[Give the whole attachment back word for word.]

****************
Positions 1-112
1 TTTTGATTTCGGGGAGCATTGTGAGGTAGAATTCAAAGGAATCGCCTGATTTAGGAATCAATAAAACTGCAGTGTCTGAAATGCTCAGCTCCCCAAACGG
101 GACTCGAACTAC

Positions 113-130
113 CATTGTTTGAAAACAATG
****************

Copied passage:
Positions 1-112
1 TTTTGATTTCGGGGAGCATTGTGAGGTAGAATTCAAAGGAATCGCCTGATTTAGGAATCAATAAAACTGCAGTGTCTGAAATGCTCAGCTCCCCAAACGG
101 GACTCGAACTAC

Positions 113-130
113 CATTGTTTGAAAACAATG